Last Surviving Marine Mourns 11 Lost Squadmates
The Associated Press profiles Marine Lance Corporal Travis Williams, the last survivor from 1st Squad, 3rd Platoon, Lima Company, 3rd Battalion, 25th Regiment. The other eleven members of the squad were killed in action on 3 August.
Cpl. David Kreuter had a new baby boy he’d seen only in photos. Lance Cpl. Michael Cifuentes was counting the days to his wedding. Lance Cpl. Nicholas Bloem had just celebrated his 20th birthday.
Travis Williams remembers them all Ã¢€” all 11 men in his Marine squad Ã¢€” all now dead. Two months ago they shared a cramped room stacked with bunk beds at this base in northwest Iraq, where the Euphrates River rushes by. Now the room has been stripped of several beds, brutal testament that Lance Cpl. Williams’ closest friends are gone.
For the 12 young Marines who landed in Iraq early this year, the war was a series of hectic, constant raids into more than a dozen lawless towns in Iraq’s most hostile province, Anbar. The pace and the danger bound them together into what they called a second family, even as some began to question whether their raids were making any progress.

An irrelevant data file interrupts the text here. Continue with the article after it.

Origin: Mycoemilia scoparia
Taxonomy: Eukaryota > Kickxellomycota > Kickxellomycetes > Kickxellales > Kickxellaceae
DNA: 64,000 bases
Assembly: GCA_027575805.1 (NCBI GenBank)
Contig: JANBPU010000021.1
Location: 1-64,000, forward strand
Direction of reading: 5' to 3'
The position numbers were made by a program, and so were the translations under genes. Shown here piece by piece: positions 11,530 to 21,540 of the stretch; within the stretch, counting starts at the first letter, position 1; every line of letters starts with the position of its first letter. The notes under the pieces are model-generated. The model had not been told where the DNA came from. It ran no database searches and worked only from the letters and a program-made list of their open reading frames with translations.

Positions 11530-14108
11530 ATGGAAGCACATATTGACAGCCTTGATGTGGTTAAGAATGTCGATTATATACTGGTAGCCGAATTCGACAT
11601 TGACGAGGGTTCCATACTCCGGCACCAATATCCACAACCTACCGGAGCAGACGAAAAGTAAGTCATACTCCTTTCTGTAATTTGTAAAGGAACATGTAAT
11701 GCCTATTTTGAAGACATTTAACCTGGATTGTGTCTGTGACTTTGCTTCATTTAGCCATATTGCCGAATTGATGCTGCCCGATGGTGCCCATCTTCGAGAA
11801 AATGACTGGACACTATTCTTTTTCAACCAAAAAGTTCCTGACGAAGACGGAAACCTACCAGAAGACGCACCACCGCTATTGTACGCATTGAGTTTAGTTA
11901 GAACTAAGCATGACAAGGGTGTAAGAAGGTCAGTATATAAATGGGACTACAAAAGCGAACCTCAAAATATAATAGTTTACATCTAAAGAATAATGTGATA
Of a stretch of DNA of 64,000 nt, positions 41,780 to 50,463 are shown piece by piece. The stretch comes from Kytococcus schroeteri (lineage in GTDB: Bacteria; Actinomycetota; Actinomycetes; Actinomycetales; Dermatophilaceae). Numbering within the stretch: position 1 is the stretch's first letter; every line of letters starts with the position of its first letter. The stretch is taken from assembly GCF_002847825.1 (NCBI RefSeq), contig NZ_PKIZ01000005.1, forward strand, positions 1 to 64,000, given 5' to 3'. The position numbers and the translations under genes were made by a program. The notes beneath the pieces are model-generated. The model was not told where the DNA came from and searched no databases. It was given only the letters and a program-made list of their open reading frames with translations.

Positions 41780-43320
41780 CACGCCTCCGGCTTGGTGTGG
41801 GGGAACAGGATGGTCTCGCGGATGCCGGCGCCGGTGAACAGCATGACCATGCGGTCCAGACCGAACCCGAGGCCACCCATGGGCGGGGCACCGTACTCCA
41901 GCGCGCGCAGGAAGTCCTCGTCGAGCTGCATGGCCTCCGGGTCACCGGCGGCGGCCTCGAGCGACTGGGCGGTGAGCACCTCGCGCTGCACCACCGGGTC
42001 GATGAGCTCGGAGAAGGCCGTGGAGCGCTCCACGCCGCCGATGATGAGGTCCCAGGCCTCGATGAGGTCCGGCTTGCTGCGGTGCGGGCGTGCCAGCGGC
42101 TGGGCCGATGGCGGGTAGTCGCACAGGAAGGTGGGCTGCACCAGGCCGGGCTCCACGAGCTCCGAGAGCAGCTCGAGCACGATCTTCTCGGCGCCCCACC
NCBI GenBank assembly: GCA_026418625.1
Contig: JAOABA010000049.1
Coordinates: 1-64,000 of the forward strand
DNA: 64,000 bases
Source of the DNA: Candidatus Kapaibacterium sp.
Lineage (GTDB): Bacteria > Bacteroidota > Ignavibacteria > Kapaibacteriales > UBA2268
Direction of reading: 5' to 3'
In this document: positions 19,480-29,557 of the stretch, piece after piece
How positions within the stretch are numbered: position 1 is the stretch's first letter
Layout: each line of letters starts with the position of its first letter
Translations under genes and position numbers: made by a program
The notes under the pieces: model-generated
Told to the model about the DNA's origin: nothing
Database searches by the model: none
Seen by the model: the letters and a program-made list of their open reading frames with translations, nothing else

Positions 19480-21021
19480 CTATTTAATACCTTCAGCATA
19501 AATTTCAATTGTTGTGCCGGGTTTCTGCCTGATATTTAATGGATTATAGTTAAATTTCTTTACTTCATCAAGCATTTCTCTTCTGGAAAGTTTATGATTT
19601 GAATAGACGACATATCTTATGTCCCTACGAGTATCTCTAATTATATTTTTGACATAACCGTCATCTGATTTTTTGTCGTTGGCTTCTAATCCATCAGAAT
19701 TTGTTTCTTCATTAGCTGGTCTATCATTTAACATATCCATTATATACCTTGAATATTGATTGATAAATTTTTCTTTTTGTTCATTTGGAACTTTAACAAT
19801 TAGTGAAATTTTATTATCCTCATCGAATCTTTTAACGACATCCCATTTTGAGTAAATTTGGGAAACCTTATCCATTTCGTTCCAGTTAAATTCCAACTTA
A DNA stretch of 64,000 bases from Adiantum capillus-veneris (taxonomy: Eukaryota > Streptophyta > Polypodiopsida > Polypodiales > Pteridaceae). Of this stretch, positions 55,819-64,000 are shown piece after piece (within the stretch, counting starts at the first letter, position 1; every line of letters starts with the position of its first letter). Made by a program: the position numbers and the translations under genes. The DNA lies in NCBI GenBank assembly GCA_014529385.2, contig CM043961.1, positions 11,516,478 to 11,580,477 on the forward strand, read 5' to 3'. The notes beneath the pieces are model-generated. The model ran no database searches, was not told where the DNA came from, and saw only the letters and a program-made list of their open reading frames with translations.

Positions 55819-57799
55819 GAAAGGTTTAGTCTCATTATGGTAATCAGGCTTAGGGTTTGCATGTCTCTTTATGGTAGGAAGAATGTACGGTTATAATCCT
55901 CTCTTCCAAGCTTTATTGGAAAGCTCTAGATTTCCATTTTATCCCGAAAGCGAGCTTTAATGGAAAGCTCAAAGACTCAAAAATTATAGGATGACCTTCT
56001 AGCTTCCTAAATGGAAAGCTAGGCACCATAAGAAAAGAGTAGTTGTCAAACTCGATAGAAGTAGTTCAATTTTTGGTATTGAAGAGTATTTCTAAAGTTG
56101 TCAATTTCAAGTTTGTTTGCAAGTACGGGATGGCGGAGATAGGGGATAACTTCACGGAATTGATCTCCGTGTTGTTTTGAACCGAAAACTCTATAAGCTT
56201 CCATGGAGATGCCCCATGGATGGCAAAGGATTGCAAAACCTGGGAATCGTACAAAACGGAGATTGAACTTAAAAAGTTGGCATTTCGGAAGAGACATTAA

Now, all of the Marines assigned to the 1st Squad, 3rd Platoon, Lima Company, 3rd Battalion, 25th Regiment, based in Columbus, Ohio, are gone Ã¢€” except Williams. They died in a roadside-bomb set by insurgents on Aug. 3 that killed a total of 14 Marines. Most of the squad were in their early 20s; the youngest was 19.
“They were like a family. They were the tightest squad I’ve ever seen,” said Capt. Christopher Toland of Austin, Texas, the squad’s platoon commander. Even though many did not know each other before they got to Iraq, “They truly loved each other.”
All that is left are photos and snippets of video, saved on dusty laptops, that run for a few dozen seconds. As they pack up to return home by early October, the Marines from Lima Company Ã¢€” including the squad’s replacements Ã¢€” sometimes huddle around Williams’ laptop in a room at the dam, straining to watch the few remaining moments of their young friends’ lives. Some photos and videos carry the squad’s adopted motto, “Family is Forever.”
A sad story which reminds us of the horrors of war. In World War II, Korea, and Vietnam these stories were so common as not to be national news. Thankfully, this is still a war where every death is noteworthy.
Correction: As originally posted, the lead-in inadvertantly identificed the late Cpl. David Kreuter, the first name mentioned in the AP story, as the survivor rather than Cpl. Williams. OTB regrets the error.